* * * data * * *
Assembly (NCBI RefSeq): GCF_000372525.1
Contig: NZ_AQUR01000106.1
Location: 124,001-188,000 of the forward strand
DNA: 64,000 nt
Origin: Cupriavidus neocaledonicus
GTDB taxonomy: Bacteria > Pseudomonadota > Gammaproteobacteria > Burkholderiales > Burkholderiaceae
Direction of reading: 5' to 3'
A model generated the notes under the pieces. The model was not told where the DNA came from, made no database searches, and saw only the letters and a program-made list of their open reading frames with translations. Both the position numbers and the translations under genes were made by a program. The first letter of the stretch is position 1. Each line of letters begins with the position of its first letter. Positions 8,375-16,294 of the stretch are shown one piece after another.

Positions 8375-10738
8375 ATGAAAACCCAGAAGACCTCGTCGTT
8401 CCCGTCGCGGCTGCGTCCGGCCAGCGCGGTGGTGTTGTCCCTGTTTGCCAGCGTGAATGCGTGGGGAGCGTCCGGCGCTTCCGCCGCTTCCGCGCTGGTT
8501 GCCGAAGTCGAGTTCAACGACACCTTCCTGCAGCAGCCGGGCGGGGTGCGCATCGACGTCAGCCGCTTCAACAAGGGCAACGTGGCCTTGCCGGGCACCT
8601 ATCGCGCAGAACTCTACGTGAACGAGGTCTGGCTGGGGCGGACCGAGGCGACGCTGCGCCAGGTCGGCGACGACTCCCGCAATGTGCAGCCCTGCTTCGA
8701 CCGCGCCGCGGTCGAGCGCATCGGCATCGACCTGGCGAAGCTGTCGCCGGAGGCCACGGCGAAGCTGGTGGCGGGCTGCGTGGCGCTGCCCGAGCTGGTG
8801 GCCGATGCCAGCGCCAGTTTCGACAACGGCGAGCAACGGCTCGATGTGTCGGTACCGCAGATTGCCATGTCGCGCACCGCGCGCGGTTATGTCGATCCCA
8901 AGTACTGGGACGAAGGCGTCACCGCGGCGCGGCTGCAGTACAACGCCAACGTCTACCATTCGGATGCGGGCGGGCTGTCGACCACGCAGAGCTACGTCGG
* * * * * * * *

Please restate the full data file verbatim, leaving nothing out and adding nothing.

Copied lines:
Assembly (NCBI RefSeq): GCF_000372525.1
Contig: NZ_AQUR01000106.1
Location: 124,001-188,000 of the forward strand
DNA: 64,000 nt
Origin: Cupriavidus neocaledonicus
GTDB taxonomy: Bacteria > Pseudomonadota > Gammaproteobacteria > Burkholderiales > Burkholderiaceae
Direction of reading: 5' to 3'
A model generated the notes under the pieces. The model was not told where the DNA came from, made no database searches, and saw only the letters and a program-made list of their open reading frames with translations. Both the position numbers and the translations under genes were made by a program. The first letter of the stretch is position 1. Each line of letters begins with the position of its first letter. Positions 8,375-16,294 of the stretch are shown one piece after another.

Positions 8375-10738
8375 ATGAAAACCCAGAAGACCTCGTCGTT
8401 CCCGTCGCGGCTGCGTCCGGCCAGCGCGGTGGTGTTGTCCCTGTTTGCCAGCGTGAATGCGTGGGGAGCGTCCGGCGCTTCCGCCGCTTCCGCGCTGGTT
8501 GCCGAAGTCGAGTTCAACGACACCTTCCTGCAGCAGCCGGGCGGGGTGCGCATCGACGTCAGCCGCTTCAACAAGGGCAACGTGGCCTTGCCGGGCACCT
8601 ATCGCGCAGAACTCTACGTGAACGAGGTCTGGCTGGGGCGGACCGAGGCGACGCTGCGCCAGGTCGGCGACGACTCCCGCAATGTGCAGCCCTGCTTCGA
8701 CCGCGCCGCGGTCGAGCGCATCGGCATCGACCTGGCGAAGCTGTCGCCGGAGGCCACGGCGAAGCTGGTGGCGGGCTGCGTGGCGCTGCCCGAGCTGGTG
8801 GCCGATGCCAGCGCCAGTTTCGACAACGGCGAGCAACGGCTCGATGTGTCGGTACCGCAGATTGCCATGTCGCGCACCGCGCGCGGTTATGTCGATCCCA
8901 AGTACTGGGACGAAGGCGTCACCGCGGCGCGGCTGCAGTACAACGCCAACGTCTACCATTCGGATGCGGGCGGGCTGTCGACCACGCAGAGCTACGTCGG